Mike P., Here…


The Undertaker’s Streak died on Sunday, the Ultimate Warrior died on Tuesday, and if there are any other remnants of my childhood that you’d like to destroy, I’d prefer you go for it today so I can deal with them all as a package deal.

My grandma bought me an Ultimate Warrior Wrestling Buddy when I first started watching wrestling, so naturally he was my guy. Within a few weeks, the Undertaker and Paul Bearer tried to murder him on the Funeral Parlor. That was a tough one to deal with. I hoped that the Warrior would get his revenge on the Undertaker, but instead he strangely disappeared after Summerslam and the whole thing ended without an explanation.


Warrior came back to the WWF in 1992, and feuded with Macho Man Randy Savage, who had become my guy in Warrior’s absence. They had a match at Summerslam that I loved (at Summerslam 2013, a WWE employee asked me to talk about my favorite Summerslam memory for a video clip that they would use on the pre-show. I gave a disconcertingly excited 15-second recap of a 21 year old wrestling match.) Savage and Warrior were both good guys at that point, but the crowd couldn’t help itself. They had to cheer for the Warrior.

After Summerslam, the Warrior and the Macho Man became a tag team. The Ultimate Maniacs. I expected the Ultimate Maniacs to win the tag team titles and reign supreme for all-time. Instead, they didn’t even make it to their first scheduled pay-per-view. The Warrior had strangely disappeared again.

He didn’t come back again until 1996, where he destroyed HHH at Wrestlemania XII and then had an odd, homophobic feud with Golddust. Then he strangely disappeared until 2014 (the WCW thing never happened.)

As it turns out, that was the Warrior’s thing. He had a tumultuous relationship with Vince McMahon, eventually leading to a WWE-produced DVD titled “The Self Destruction of the Ultimate Warrior“, where WWE talent took turns mocking and undermining the Warrior. I watched the DVD. I was not pleased.


It became fashionable over the past decade to act like the Warrior wasn’t a great wrestler. That’s wrong. He wasn’t a great in-ring technician, but he was an all-time great wrestler. The Warrior was an 80’s hair band, a high-speed chase and (I can only speculate) a giant pile of cocaine, all in one neon package. Even now, I feel like a kid watching the Ultimate Warrior. He was a unique performer in a unique profession. There will never be another one quite like him. And there will never be another Warrior. Seriously. He was so committed to the character that he legally changed his name from Jim Hellwig to Warrior. Your move, Fandango.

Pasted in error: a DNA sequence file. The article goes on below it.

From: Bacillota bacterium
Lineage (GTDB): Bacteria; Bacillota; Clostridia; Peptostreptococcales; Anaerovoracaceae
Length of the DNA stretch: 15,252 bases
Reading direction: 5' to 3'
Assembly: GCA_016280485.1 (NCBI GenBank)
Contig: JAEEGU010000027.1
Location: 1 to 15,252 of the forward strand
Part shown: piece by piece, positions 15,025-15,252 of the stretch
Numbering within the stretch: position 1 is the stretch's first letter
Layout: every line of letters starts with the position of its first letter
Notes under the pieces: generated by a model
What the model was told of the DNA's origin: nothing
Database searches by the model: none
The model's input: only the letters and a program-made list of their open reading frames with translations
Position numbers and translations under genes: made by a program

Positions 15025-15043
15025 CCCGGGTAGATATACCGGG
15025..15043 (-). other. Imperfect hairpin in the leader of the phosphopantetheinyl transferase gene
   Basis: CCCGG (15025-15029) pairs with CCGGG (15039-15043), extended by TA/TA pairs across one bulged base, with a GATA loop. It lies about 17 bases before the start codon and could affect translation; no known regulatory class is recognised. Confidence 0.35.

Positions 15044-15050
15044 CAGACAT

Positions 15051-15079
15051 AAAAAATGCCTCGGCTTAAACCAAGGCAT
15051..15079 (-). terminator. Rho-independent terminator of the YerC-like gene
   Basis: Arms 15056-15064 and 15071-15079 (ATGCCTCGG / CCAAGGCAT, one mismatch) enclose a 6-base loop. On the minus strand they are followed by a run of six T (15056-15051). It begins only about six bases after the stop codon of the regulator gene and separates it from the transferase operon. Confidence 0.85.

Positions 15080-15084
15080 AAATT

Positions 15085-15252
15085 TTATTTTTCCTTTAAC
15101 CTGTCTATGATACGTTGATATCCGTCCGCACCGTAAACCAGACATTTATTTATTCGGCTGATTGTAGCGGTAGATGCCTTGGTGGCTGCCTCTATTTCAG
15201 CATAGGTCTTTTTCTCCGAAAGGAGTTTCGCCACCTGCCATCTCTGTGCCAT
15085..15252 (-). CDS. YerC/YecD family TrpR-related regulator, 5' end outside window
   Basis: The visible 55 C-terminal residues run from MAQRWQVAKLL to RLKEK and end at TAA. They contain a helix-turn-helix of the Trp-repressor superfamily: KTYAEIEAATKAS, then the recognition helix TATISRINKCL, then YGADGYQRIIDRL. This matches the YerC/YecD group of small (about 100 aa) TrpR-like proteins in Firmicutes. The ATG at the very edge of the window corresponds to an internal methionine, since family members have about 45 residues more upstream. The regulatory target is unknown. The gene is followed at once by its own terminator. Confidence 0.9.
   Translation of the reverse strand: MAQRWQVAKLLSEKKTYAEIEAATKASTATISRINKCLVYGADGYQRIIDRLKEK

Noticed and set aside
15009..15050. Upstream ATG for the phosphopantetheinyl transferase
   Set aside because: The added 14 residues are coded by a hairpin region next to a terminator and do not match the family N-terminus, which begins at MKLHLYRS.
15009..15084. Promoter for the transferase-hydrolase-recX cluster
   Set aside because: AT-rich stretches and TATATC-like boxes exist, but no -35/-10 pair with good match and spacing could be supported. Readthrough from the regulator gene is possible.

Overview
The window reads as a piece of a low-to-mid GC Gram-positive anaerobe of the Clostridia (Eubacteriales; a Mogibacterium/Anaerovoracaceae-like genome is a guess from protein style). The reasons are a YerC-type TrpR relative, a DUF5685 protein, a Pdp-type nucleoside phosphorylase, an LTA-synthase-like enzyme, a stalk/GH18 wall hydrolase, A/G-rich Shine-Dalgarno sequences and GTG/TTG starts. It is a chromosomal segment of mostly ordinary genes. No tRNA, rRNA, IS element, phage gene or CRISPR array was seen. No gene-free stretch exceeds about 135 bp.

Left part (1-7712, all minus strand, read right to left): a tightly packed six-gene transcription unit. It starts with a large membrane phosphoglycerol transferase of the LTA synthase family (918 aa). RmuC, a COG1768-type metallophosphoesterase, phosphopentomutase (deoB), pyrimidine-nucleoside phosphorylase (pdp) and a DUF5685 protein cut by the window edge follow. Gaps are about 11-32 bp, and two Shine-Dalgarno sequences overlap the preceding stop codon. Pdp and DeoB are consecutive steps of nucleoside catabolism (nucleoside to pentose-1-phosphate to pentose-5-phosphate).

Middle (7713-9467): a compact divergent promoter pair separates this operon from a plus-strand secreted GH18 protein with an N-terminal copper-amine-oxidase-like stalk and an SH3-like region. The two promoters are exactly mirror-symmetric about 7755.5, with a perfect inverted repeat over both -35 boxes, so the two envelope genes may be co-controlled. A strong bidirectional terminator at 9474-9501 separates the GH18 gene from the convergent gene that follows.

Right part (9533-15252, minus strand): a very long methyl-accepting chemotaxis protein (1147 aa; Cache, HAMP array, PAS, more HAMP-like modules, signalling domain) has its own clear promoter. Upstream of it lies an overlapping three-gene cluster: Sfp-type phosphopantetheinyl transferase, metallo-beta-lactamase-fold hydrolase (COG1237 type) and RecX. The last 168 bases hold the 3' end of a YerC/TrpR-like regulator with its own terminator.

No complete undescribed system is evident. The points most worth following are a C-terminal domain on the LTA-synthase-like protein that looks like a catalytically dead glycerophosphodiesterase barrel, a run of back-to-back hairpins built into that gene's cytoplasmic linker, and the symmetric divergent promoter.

The Warrior came back to the WWE on Saturday to be inducted into the Hall of Fame. He then appeared on RAW Monday night, and gave what is now a haunting speech in which he tells the fans that we will carry on the Ultimate Warrior legend when he dies. On second viewing, he doesn’t look great.  He died on Tuesday.

Per the Warrior’s request, I’m doing my part to carry on the Ultimate Warrior legend. It matters to me because I’m strangely loyal to the things I loved as a kid and because through all the strange interviews and rope-shaking, the Ultimate Warrior connected with audiences like nobody else in his industry. He made me, and probably millions of others, feel like a kid. That’s a gift, much like an original Ultimate Warrior Wrestling Buddy, that’s worth appreciating.

-Mike Purtill


By Bryan Kluger

Former husky model, real-life Comic Book Guy, genre-bending screenwriter, nude filmmaker, hairy podcaster, pro-wrestling idiot-savant, who has a penchant for solving Rubik's Cubes and rolling candy cigarettes on unreleased bootlegs of Frank Zappa records.

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